• Direct Wage Costs
    • Subcontracts
    • Gross Profit ( Gross Income Generated)

    After this, the sections on farming income and fishing income come next. 

    T2125 Expenses

    Once you have completed the income sections of the form, then it’s time to start calculating all of the expenses, also known as business costs. Depending on the type of business expenses that you’re calculating, there are current expenses as well as capital expenses. Let’s go over the differences and how to claim expenses. 

    Current Expenses

    When it comes to current expenses, one of the defining features is that it’s an expense that recurs after a short period of time. It can also be an expense that brings something, such as a property, back to its original condition. This includes an integral part of the property, which can also be a current expense ( electrical or plumbing). 

    The cost of the expense doesn’t factor into whether or not the expense is considered current or capital. A current expense, however, is also considered for things like the upkeep of the business property as well as if a repair was made for a sale, but the repair would have had to be done anyway. 

    Capital Expenses

    Capital expenses are generally expenses that expose themselves beyond their original condition and/or give the property a lasting benefit. Also, a separate asset that can be purchased for the business is considered a capital expense. 

    While the cost of the expense usually doesn’t make a big difference, if the cost is much larger than the cost of the business property, then it’s likely, but not always, a capital expense. Plus, any repairs that are made in preparation for selling the property are also a capital expense. 

    Other Expenses That You Claim

    When it comes to expenses, there are actually quite a few deductible expenses that you can claim on your taxes as a self-employed business owner. These include:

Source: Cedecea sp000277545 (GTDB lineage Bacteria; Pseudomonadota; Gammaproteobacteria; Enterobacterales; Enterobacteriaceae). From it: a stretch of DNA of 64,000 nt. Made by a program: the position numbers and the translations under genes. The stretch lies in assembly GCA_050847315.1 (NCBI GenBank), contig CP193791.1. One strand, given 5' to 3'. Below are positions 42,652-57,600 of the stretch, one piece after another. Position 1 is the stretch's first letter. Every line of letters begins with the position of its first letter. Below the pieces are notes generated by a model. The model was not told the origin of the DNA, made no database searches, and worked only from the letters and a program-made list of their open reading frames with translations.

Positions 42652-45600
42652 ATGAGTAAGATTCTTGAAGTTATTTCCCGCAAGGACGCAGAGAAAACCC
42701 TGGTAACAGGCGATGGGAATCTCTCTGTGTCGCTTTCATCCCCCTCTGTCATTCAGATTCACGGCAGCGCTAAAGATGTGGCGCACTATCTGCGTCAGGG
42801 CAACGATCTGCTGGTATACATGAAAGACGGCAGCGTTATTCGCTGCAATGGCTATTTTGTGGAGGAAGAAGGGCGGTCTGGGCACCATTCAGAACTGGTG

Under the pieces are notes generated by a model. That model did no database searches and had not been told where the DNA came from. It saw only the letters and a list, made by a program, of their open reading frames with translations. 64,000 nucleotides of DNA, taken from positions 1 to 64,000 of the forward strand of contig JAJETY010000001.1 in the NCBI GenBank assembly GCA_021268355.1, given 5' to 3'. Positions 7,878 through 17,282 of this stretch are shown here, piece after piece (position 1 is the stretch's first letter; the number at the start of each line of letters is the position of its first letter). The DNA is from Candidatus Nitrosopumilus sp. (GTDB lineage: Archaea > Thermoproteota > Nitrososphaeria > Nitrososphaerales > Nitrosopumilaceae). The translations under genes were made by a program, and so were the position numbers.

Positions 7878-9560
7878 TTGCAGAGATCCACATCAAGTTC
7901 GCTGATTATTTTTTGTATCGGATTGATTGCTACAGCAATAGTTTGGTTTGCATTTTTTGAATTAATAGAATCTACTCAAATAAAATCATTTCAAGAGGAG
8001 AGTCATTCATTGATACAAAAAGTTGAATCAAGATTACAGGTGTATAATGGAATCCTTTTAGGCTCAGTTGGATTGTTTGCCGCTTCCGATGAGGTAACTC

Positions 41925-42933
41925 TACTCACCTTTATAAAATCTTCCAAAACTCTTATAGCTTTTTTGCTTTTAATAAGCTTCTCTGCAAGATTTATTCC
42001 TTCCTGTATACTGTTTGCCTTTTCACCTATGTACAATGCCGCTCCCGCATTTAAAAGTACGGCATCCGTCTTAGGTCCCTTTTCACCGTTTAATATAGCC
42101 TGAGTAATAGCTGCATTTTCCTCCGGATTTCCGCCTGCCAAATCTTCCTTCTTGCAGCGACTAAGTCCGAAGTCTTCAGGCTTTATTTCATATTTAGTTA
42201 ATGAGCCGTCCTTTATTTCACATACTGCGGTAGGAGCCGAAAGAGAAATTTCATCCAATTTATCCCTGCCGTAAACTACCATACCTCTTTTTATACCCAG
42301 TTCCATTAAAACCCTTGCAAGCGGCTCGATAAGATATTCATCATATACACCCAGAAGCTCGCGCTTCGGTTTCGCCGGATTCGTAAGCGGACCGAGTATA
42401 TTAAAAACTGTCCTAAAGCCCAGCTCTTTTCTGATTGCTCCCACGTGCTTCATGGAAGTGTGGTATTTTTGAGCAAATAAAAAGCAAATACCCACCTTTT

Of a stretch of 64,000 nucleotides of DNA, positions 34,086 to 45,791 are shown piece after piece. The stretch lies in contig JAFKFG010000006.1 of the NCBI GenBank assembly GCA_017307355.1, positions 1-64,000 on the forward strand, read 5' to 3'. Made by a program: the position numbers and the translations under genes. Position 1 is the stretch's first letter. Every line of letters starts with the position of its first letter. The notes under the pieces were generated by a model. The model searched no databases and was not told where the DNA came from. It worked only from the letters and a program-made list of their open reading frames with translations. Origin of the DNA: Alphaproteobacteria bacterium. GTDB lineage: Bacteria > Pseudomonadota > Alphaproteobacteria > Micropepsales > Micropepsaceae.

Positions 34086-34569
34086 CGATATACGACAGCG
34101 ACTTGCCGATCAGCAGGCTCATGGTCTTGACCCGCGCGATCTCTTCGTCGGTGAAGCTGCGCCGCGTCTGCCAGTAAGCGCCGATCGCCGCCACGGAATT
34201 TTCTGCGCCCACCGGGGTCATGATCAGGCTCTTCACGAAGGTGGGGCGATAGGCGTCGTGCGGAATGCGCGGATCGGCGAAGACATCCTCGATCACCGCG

• Net Income Loss Before Adjustments
    • Advertising
    • Meals and Entertainment
    • Bad Debts
    • Insurance
    • Interest and Bank Charges
    • Business Taxes, Licenses and Memberships
    • Office Expenses and Home Office Expenses
    • Office Stationary and Supplies
    • Professional Fees
    • Management and Administration Fees
    • Rental Costs and Rental Income
    • Repairs and Maintenance Costs
    • Salary, Benefits and Wages Paid
    • Crew Shares
    • Property Taxes
    • Travel Expenses
    • Utilities
    • Fuel Costs
    • Motor Vehicle Expenses
    • Capital Cost Allowance
    • Business Use of Vehicle (includes car insurance)
    • General Operating Expenses (Operating Costs)
    • Mortgage interest
    • If you own equipment for the business
    • Net Partnership Income
    • Net Partnership Income Loss

    Depending on your profession, there could be other business expenses that you could claim as well. If you’re a fisherman or a farmer, there are specific expenses that you’re allowed to claim as well. If you own multiple businesses, your expenses could also be much different for everyone. 

    The Difference Between T4A and T2125

    Whether or not you receive a T4A or have to fill out a T2125 depends on how you earn your income. With a T4A, you can claim any self-employed commissions that you’ve earned, as well as RESP educational assistance payments. Most who receive T4A’s earn regular employment income as well as commissions. However, the commissions aren’t taxed, so they will need to be calculated when you file. 

    With a T2125, this is usually filled out when you earn income from your business or a sole proprietorship. While commission earnings are also claimed on this form, your employment income is usually already calculated, so not as many calculations are needed. Also, the T2125 is a long form that ranges from 6 to 9 pages. A T4A is just one page. 


    As self-employed individuals, your taxes can be more complicated than that if you’re employed. That said, while it can be complicated, you can save a lot of money in taxes based on expenses incurred as well as deductions you can make.

    The first step, though, is filling out the T2125. This breaks down both your gross and net income. However, if you have more than one business or business and professional income, you’ll have to fill out a T2125 individually for each one. 

    When you file your income tax and benefit return, you may not even need the T2125. Why is this, though? Well, if you file your taxes with an online tax filing software, they’ll gather all of the required information for you and compile your personal income taxes to be submitted.

    Also, if you get your taxes completed by a tax professional or accountant, they will fill out any required forms for you as long as you submit the required information so they can accurately report income.